4. Aaron Hernandez, New England Patriots, No. 113 Overall, 2010

You saw on Thursday how New England snagged themselves the league’s best tight end in the second round and, in the very same draft, they were able to find one of the biggest playmakers at the position in the fourth round. Nobody will ever confuse Aaron Hernandez with being the type of blocker Rob Gronkowski is, but his athletic ability has lead to him becoming one of Tom Brady’s favorite targets. Injuries held him back in 2012, but a look back to his 2011 season shows just how special a player he can be. Including the playoffs, he was able to reel in nine touchdowns and force a ridiculous 28 missed tackles in his second season in the league. A versatile weapon, Hernandez has lined up at tight end, in the backfield and in the slot as the Patriots look to find ways to keep him and Gronkowski on the field together.

5. Alterraun Verner, Tennessee Titans, No. 104 Overall, 2010

Sticking with that 2010 draft class, which has produced plenty of talented players in the fourth round, the Tennessee Titans were able to pick up a vital piece of their secondary with the selection of Alterraun Verner out of UCLA. Thrown in at the deep end as a rookie, Verner found himself playing as the team’s third corner before eventually starting, and gave a solid account of himself in allowing an average of 1.19 Yards Per Coverage Snap. 2010 saw him go back to playing as the team’s third corner but, when starter Cortland Finnegan left the following offseason, Verner found himself back in the starting line-up. His play took a downturn at the end of the season, but his work through the first three quarters of the season proved the Titans had found themselves a long-term starter at the position.

6. Tyvon Branch, Oakland Raiders, No. 100 Overall, 2008

Back in 2008, the Oakland Raiders drafted Tyvon Branch as a cornerback but that’s not where he stuck as a pro. Making the switch to safety, Branch has the ability to cover deep, play in the box, and even cover from the slot. In today’s NFL with receiving tight ends become more athletic by the minute, his ability to match up with them man-to-man is even more key. His 2012 season had its ups and downs, but when all was said and done he finished tied for 10th among all safeties, with 19 tackles resulting in a defensive stop against the run.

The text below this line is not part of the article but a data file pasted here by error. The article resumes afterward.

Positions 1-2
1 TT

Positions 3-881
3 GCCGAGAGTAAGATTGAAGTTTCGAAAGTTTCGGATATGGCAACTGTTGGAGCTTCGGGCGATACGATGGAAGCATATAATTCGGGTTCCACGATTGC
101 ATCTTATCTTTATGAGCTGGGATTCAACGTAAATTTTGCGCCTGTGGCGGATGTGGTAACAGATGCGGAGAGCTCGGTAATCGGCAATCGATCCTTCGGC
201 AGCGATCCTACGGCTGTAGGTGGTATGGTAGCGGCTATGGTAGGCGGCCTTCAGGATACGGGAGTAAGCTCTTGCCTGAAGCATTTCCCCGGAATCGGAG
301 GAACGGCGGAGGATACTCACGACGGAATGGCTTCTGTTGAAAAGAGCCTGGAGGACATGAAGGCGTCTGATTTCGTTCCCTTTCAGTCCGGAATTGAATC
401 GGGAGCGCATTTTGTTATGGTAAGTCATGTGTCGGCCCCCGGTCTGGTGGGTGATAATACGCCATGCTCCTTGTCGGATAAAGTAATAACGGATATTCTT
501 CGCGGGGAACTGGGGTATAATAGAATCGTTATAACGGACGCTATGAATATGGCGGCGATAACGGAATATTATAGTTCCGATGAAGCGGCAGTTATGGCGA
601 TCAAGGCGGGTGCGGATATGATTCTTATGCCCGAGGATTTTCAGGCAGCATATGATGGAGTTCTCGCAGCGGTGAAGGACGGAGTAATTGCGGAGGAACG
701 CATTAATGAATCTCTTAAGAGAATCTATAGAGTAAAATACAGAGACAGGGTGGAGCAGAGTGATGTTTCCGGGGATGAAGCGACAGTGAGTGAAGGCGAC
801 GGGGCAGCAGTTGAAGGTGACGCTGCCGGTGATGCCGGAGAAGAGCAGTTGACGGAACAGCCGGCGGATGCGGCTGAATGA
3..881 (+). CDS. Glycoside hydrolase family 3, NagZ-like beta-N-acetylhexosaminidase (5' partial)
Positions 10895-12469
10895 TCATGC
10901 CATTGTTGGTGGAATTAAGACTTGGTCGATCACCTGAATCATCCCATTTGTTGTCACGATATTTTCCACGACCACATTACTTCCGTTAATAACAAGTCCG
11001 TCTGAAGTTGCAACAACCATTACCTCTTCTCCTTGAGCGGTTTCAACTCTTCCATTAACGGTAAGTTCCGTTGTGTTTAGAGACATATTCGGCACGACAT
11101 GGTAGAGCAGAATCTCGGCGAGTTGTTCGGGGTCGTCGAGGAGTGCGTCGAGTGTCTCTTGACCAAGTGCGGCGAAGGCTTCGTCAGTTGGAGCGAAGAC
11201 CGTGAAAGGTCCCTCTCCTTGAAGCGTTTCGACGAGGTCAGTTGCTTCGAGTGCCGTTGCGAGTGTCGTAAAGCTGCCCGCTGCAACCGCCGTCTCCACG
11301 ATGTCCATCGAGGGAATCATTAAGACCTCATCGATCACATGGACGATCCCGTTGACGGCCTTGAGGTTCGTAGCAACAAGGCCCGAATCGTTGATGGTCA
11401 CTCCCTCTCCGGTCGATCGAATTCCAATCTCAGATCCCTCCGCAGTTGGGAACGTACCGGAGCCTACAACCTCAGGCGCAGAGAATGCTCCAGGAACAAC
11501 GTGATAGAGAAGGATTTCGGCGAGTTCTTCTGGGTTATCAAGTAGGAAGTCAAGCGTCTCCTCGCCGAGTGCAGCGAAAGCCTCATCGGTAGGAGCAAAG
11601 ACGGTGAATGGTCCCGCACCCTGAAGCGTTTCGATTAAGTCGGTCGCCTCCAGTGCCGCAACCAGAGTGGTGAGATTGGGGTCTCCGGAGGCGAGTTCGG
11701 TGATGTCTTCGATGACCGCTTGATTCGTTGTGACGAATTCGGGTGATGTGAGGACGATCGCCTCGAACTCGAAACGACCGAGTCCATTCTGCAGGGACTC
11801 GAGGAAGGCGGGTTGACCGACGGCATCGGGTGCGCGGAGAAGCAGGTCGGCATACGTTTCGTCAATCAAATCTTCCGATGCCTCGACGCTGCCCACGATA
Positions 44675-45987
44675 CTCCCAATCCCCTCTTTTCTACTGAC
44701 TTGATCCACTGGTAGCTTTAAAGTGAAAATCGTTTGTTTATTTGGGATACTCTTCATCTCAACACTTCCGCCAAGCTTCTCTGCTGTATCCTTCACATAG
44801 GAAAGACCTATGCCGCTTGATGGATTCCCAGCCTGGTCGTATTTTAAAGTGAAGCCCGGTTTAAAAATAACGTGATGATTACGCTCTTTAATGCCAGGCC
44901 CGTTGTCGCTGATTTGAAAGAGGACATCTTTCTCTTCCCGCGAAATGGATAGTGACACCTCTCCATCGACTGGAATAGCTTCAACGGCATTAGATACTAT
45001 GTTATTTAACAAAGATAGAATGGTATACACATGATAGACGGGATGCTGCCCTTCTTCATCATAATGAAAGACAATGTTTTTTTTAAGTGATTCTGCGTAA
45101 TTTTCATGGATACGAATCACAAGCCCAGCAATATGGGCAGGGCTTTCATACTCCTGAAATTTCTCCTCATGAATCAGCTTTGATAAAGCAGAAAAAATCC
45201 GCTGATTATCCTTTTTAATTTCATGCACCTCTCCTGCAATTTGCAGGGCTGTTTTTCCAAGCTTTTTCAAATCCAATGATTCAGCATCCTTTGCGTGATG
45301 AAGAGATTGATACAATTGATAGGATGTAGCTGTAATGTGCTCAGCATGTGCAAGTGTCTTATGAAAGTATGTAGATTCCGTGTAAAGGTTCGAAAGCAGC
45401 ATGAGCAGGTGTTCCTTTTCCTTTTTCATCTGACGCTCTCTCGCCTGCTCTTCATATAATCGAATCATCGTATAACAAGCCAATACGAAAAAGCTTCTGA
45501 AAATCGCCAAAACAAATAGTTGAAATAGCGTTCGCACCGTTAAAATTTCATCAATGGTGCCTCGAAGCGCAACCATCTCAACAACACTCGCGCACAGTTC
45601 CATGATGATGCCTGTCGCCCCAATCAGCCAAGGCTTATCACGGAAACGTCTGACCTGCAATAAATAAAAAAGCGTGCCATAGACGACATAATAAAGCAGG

7. Glover Quin, Houston Texans, No. 112 Overall, 2009

The year after the Raiders drafted Branch, the Houston Texans were able to nab their own jack-of-all-trades safety in Glover Quin. Moving around the field depending on which defensive package the Texans were in, Quin allowed an average of 0.81 Yards Per Coverage Snap and, while that ranks 50th among starting safeties, it’s worth pointing out that Quinn spent plenty of time covering slot receivers. Often lined up in the box, he was eighth among players at his position with a tackle resulting in a defensive stop on 9.4% of his plays against the run.

8. K.J. Wright, Seattle Seahawks, No. 99 Overall, 2011

At 6’3 and 246, it’s easy to see why K.J. Wright was used by Sam Monson when describing the Prototype SAM-linebacker in today’s NFL. A Day 1 starter, Wright has been a mainstay on the Seattle defense since he was drafted, but it was in his second season when he became a three-down linebacker. After having some struggles in coverage in his rookie year, though not looking like a liability by any means, Wright was eighth among 4-3 outside linebackers with a grade of +4.5 in coverage in 2012.

9. Brian Hartline, Miami Dolphins, No. 108 Overall, 2009

Though they splashed out to sign free agent wide receiver Mike Wallace this offseason, the Dolphins have been able to get some big-play production out of 2009 fourth-round draft pick Brian Hartline. Boosted by a huge game against the Arizona Cardinals early in the season, Hartline finished the year with a Yards Per Route Run average of 2.08 – tied for 14th among starting receivers and above the likes of Victor Cruz and Julio Jones. He may see less opportunities with Wallace now in town, but Hartline remains an excellent pickup by Miami.